You’re probably thinking, “This is CSS, what’s the risk?” There are various clever ways that CSS can be used to exfiltrate data from a site. For example, with attribute selectors and background images, you can brute force and exfiltrate attribute sensitive data such as CSRF tokens. For more information on this and other more advanced attack vectors through CSS see XSS (No, the _other ‘S’).

Using 'unsafe-inline' for style-src is not recommended, but it’s a case of balancing the risks against the number of changes that would be necessary to eliminate inline styles.


It’s a good idea to set the report-uri directive and point it somewhere to collect JSON reports of CSP violations. As CSP doesn’t currently coalesce error reports, a single page with multiple errors will result in multiple reports to your reporting endpoint. If you run a site with a large audience, that endpoint can receive a significant amount of traffic.

In addition to reports triggered by actual violations, you’ll also find that many add-ons and browser extensions can cause CSP violations. The net result is a lot of noise: Having something that allows for filtering on the incoming data is highly recommended.


Once you have created your initial policy, the next step is to test it and fix any missing origins. If you run a large site, you may be surprised by the number of sources that you are pulling resources from. Running the site with CSP in report-only mode allows you to catch problems via the console and CSP reports before they actively block things.

Once everyone has confirmed that there’s nothing being blocked erroneously, it’s time to enforce the policy. From there on, it’s just a case of watching out for anything that was missed and keeping the policy up to date with browser support for some of the newer features in CSP.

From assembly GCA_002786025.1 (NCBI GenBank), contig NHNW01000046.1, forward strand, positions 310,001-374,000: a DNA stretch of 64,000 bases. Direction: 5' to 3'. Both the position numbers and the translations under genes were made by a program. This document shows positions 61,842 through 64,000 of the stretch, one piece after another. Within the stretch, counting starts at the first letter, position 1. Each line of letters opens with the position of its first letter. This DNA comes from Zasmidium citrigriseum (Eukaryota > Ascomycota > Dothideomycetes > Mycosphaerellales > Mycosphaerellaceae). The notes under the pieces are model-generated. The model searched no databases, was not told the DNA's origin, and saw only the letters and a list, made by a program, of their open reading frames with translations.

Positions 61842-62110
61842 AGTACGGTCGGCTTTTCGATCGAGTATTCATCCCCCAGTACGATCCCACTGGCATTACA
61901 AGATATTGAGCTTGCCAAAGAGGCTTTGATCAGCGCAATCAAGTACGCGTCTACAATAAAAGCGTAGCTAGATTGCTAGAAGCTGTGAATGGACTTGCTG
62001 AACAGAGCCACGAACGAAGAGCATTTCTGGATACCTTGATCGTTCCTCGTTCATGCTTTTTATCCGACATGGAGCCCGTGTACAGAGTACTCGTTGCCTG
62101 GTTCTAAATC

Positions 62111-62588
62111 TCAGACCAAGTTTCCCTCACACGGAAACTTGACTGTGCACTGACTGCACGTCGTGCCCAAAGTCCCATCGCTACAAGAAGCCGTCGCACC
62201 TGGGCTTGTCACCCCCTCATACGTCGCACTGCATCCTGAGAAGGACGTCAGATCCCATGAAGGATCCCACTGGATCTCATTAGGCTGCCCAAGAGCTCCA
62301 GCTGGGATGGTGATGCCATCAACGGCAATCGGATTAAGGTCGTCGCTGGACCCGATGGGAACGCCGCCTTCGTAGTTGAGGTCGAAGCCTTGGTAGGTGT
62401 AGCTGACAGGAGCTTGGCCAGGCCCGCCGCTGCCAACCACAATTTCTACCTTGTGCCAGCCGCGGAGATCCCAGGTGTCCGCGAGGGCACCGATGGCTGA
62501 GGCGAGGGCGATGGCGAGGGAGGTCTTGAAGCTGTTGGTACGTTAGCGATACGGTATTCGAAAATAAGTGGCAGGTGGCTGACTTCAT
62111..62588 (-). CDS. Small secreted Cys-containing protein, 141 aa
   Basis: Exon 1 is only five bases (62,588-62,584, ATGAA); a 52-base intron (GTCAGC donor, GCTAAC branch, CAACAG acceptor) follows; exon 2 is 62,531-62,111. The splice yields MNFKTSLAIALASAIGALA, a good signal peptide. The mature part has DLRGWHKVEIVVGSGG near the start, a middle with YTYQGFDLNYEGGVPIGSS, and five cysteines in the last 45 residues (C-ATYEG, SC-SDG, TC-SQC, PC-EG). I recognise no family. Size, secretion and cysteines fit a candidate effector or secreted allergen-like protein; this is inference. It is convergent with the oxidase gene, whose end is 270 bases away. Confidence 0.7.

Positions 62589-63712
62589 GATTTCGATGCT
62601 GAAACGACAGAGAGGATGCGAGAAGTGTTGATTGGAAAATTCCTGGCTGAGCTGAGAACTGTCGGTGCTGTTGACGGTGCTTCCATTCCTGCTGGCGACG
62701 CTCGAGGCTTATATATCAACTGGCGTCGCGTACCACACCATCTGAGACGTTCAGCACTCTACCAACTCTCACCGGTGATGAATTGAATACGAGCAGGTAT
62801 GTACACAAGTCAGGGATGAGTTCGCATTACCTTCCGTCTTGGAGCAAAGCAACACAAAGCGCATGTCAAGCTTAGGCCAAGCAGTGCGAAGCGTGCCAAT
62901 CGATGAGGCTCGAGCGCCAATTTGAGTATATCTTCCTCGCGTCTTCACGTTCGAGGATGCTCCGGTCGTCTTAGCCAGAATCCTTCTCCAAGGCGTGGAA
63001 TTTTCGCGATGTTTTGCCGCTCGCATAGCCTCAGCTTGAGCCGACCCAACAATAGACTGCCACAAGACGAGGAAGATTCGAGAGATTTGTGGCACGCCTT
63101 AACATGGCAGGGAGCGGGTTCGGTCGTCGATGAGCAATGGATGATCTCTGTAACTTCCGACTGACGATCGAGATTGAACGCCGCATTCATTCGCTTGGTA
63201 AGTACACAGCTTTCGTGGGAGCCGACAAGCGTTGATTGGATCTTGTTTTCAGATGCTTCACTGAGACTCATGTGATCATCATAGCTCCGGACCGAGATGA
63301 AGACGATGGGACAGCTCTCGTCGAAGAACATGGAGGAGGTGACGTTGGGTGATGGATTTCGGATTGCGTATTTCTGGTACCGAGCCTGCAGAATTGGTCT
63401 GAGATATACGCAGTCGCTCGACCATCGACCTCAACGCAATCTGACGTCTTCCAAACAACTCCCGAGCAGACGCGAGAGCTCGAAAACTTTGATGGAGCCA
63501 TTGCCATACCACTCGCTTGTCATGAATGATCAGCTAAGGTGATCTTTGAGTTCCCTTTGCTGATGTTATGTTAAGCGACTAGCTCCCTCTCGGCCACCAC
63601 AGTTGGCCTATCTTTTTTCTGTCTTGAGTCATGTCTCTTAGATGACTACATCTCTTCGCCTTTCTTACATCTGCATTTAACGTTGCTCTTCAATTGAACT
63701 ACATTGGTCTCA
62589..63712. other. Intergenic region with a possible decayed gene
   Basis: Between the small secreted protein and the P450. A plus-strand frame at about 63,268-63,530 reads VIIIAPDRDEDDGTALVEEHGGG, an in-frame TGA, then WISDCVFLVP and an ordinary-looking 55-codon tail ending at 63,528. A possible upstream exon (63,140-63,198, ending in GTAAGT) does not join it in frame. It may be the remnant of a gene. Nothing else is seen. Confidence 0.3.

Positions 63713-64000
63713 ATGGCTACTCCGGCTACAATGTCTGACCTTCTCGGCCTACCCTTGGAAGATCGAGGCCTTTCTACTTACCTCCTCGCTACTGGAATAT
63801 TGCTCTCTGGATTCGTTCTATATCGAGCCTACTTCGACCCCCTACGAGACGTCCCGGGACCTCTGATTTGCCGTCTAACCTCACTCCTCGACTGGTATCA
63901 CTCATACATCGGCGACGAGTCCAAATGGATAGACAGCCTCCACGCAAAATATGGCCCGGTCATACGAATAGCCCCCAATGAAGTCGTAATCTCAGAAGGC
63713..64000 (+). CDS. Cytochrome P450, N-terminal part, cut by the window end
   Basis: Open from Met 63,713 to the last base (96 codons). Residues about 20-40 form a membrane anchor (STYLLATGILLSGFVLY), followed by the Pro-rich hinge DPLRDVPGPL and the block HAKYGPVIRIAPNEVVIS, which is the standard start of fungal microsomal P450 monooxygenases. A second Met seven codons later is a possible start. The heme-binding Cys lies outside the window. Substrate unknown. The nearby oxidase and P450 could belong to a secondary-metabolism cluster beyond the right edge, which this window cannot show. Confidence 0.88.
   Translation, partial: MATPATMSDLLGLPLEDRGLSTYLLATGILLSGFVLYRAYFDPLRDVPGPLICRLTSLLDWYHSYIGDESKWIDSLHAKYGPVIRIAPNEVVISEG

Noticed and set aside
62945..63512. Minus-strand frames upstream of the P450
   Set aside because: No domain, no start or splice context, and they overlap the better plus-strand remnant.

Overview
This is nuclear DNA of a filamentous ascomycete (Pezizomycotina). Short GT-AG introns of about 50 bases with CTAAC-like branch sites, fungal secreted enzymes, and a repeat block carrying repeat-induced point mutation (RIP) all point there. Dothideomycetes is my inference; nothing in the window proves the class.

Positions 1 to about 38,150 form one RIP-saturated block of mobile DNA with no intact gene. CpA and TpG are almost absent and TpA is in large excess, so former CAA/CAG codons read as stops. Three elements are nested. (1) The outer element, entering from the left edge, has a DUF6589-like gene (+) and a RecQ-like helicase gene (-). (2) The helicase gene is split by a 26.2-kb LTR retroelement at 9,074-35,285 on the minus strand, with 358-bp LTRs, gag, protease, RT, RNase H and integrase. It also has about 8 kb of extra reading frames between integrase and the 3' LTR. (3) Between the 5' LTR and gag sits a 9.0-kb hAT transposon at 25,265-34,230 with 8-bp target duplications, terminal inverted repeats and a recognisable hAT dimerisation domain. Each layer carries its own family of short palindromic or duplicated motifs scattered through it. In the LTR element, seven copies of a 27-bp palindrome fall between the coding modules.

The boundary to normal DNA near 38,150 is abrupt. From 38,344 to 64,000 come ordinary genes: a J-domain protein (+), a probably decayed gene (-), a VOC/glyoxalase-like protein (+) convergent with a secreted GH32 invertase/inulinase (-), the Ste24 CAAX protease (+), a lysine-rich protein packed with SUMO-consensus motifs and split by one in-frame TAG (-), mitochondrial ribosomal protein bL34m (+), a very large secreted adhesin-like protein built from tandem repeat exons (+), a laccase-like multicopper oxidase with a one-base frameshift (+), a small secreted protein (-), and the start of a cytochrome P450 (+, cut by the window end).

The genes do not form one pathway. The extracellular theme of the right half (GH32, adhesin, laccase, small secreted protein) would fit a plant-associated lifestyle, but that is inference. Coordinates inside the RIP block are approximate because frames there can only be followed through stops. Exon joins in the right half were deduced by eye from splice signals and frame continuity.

After you have settled upon a policy that works properly, your next step is to configure your system to deliver the CSP directives. Implementing this varies widely depending on your choice of web server software, but it should generally look like this:

If your service provider doesn’t offer control over your web server’s configuration, don’t panic! You can still enable CSP through the use of meta tags. Simply have your meta tag be the first tag inside <head>:

Our final implementation

Given that AMO is an older and extremely complex site, you’re probably curious as to what our final policy ended up looking like:

Wow! As you can imagine, quite a lot of testing went into discovering the myriad resources that AMO utilizes.

In Summary

The older your site is, the more work it will take to set and adhere to a reasonable Content Security Policy. However, the time is worth spending as it’s an additional layer of security that supports the idea of defense in depth.

Further Reading

More here:  

This post was originally published at Implementing Content Security Policy